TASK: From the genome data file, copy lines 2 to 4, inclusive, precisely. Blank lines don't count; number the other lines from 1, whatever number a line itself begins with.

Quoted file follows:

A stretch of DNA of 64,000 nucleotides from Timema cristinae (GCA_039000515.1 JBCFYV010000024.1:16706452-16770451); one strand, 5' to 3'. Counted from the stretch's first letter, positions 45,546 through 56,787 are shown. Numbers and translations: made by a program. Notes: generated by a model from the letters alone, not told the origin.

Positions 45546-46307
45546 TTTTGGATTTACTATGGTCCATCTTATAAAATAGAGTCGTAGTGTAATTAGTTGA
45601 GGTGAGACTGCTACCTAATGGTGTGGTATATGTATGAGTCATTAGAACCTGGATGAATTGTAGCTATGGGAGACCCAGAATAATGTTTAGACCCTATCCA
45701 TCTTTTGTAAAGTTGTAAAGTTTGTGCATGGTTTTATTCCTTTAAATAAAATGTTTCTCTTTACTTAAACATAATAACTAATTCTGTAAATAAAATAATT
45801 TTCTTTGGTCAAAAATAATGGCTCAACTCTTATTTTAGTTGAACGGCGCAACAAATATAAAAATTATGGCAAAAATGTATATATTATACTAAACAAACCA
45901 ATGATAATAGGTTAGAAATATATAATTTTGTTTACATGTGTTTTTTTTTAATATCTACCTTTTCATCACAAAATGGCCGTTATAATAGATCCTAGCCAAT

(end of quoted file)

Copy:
Positions 45546-46307
45546 TTTTGGATTTACTATGGTCCATCTTATAAAATAGAGTCGTAGTGTAATTAGTTGA
45601 GGTGAGACTGCTACCTAATGGTGTGGTATATGTATGAGTCATTAGAACCTGGATGAATTGTAGCTATGGGAGACCCAGAATAATGTTTAGACCCTATCCA